“Splendens”. Not for nothing is it specially protected in an enclosure. But this underlines the real problem of conservation – a huge subject. This particular enclosure is of interest for several reasons. When I first heard of it I assumed it was where the plants were seen in ca 1996. But it is not. So what has happened to that small population? There was also a third ‘population’ in the immediate vicinity of an old small farmstead. Local disturbance and alien weed invasion seem to have annihilated that one. The splendens enclosure is hugely successful in respect of the short term health of the specific population and even satellite imagery demonstrates that. The impact of livestock activity and weed invasion outside of the enclosure are obvious. But the total effect is confounded by the presence of surface rock (ferricrete?). The splendens population would have been as safe in the absence of any fence. The other two populations were far more vulnerable. It is simply not practical to enclose vulnerable ‘species’ and this was a hot topic in professional conservation as far back as 1970 if not before. We cannot ignore the problem of taxonomy, because the essence of conservation is surely the preservation of diversity. At what level now does one do this? The current trend in conservation is the identification of “red-data” species. I think this is complete nonsense because it amounts to plum-picking in which the end-product is the maintenance some kind of museum record of what was?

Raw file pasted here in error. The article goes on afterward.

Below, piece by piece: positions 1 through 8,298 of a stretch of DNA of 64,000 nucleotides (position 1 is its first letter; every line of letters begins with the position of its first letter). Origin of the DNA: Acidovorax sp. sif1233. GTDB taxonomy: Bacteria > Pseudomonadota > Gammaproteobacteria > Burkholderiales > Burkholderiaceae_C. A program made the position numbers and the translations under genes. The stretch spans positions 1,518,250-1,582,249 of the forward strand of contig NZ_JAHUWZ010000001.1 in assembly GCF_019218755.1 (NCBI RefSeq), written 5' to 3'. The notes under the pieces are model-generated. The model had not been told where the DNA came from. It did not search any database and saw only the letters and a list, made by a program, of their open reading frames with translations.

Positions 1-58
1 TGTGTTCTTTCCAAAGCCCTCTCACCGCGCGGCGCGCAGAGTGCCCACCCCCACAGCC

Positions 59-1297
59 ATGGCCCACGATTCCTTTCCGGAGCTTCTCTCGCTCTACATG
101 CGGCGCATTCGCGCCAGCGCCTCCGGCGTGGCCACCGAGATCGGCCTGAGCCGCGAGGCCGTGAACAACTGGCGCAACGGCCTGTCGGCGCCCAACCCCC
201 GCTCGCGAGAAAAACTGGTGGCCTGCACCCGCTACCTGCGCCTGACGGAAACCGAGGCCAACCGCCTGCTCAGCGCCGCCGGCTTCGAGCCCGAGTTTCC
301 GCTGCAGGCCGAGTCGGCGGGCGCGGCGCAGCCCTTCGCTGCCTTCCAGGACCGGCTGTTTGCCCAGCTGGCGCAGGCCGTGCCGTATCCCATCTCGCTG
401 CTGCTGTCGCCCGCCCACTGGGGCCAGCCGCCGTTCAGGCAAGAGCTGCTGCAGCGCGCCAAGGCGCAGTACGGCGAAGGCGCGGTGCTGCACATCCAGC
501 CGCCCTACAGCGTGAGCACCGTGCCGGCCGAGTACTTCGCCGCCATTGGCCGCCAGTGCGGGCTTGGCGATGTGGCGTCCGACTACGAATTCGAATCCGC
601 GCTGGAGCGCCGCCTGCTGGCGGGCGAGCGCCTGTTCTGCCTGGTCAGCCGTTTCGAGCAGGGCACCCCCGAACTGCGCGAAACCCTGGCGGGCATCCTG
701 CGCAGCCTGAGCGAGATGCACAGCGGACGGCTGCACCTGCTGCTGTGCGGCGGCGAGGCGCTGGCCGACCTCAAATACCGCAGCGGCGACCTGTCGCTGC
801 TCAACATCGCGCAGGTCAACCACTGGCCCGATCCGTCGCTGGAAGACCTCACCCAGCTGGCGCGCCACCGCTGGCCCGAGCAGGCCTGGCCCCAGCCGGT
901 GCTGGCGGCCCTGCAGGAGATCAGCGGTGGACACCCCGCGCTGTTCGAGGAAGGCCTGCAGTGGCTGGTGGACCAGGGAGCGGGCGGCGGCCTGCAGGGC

110. 2020.03.23 – An enthusiast commented that Haworthia magnifica made sense to him. Well here are pictures of plants at the type locality (Riversdale Commonage or now known as the Werner Frehse Reserve) as was indicated to me by the collector of the original material i.e. J. Dekenah. If you want confirmation that the name, as a species name, makes sense it is worth using google to locate the type and see the images that come up. What would be useful is for that enthusiast to set out to demonstrate why this particular name makes sense to him against all the other names that may do the same.

This is probably what H. magnifica is imagined to be, based on my experience with the name, the trade and the literature. But the fact is the population at the Frehse Reserve is substantially fragmented and the plants are highly variable. Not only that, anyone who has seen a retusa/mirabilis hybrid will recognise that influence in the pictures I’ve posted.

111. 2020.03.25 – Here is a set of pictures of plants propagated from seed from a H. mirabilis population (MBB6651) 2km further south from the Frehse Reserve and what was purported to be H. magnifica. The habitat is a bit different because here the plants are in white clay (kaolinite) whereas at Frehse they are in shale. What is common to these plants that makes them different to an impossible to define commonality of H. magnifica???? It is a problem throughout ALL the mirabiloids and retusoids of the Southern cape and extending to the emelyoids of the Karoo. Examine the last picture and you will see the ultimate trickster. The floribundoids (variegata, chloracantha and parksiana) have a show-in too.

The coloration in this plant is what we see in the old ‘mutica var nigra’ population. When one talks of magnifca one cannot dismiss a series of mirabilis populations that occur from Frehse Reserve at Riversdale westwards to Riviersonderend.